When a defendant pleads guilty to a criminal offense after entering into the agreement with the state, and after the agreement is approved by the court, to spend some amount of time on probation, the defendant essentially enters into a contract with the court to comply with specific requirements/conditions during the course of a probationary period. Oftentimes, the conditions may include reporting to the probation office, paying a fine, performing community service and paying restitution. However, this is a very limited list of conditions and courts are permitted to impose any requirement, as a condition of probation, that is reasonably related to a criminal conviction.
What happens when a person is accused of failing to comply with a condition
of probation? For example, what if a person is arrested for a new criminal
offense or fails to report to the probation officer when scheduled? What
happens if a person fails a drug screen while on probation?
Tennessee judges have authority to sign a warrant for the arrest of a
defendant if the defendant is on probation and is accused of violating
a condition of probation. Oftentimes, this occurs when a probation officer
identifies a violation and reports the violation to the court. After a
warrant is issued for a violation of probation (sometimes referred to
as a "PV" or "VOP"), the warrant must be served on
the defendant as with any other criminal warrant. This means if there
is a probation violation warrant, there is also probably going to be an
arrest that will result in the defendant having to post a new bond and
appear in court to answer for being accused of violating probation.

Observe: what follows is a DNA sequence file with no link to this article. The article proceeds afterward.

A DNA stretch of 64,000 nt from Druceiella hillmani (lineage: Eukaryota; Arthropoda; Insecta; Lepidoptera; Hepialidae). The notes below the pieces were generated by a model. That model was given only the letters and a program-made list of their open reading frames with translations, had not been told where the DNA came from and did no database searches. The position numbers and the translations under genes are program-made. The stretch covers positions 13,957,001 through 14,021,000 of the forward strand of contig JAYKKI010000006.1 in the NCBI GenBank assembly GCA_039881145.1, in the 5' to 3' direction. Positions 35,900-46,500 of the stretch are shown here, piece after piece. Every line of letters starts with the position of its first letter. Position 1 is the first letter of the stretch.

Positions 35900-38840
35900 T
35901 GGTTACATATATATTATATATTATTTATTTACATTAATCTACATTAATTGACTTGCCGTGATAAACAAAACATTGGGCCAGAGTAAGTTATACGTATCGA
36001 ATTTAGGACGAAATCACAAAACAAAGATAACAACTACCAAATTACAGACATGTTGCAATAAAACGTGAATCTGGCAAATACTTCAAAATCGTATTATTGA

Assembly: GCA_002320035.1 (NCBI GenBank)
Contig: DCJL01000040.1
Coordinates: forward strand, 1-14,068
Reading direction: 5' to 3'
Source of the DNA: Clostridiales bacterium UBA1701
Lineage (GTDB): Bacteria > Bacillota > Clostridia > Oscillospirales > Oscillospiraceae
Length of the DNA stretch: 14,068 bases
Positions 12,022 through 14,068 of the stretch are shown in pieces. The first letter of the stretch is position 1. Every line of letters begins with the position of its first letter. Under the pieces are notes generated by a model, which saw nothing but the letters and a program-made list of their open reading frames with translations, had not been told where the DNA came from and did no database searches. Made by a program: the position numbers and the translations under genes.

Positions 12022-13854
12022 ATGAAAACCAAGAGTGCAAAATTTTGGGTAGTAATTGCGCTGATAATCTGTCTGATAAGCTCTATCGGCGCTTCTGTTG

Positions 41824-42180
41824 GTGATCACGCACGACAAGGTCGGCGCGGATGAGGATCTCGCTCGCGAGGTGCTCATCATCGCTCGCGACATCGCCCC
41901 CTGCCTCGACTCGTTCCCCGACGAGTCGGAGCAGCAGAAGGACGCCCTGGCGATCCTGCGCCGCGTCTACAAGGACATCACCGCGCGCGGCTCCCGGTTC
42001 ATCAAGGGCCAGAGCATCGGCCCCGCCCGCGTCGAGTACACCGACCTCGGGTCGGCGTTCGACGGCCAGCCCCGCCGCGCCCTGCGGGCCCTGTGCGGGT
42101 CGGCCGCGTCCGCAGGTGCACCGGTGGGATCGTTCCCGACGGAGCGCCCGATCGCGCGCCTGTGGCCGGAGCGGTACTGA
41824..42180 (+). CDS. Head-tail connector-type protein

Anyone accused of violating probation has the right to have an attorney.
If the defendant contests the allegations regarding the violation, the
defendant has a right for the court to hear the allegations and present
evidence to defend the allegations. Sometimes, an agreement can be reached
with the government to resolve allegations of violating probation without
the need of having a hearing. The agreement may involve serving some period
of time in jail, complete an extended probationary period or comply with
any other condition of the probationary the court deems reasonable.
In the event an agreement cannot be reached to resolve the probation violation
allegations, and a hearing is held, if the court finds the defendant has
violated the conditions of probation by a preponderance of the evidence
(meaning more likely than not), the court has the authority to revoke
the suspended sentence (revoke the probation) and order the defendant
to serve all or a portion of the sentence. The court also has the authority
to resentence the defendant for the remainder of the probationary period
to any community-based alternative to incarceration, permitted by Tennessee
law, as long as the violation of probation is a "technical"
violation and does not involve the commission of a new criminal offense.
If you are accused of violating probation, do not wait unit the last minute
to get your defense started. Contact Murfreesboro attorneys at Parkerson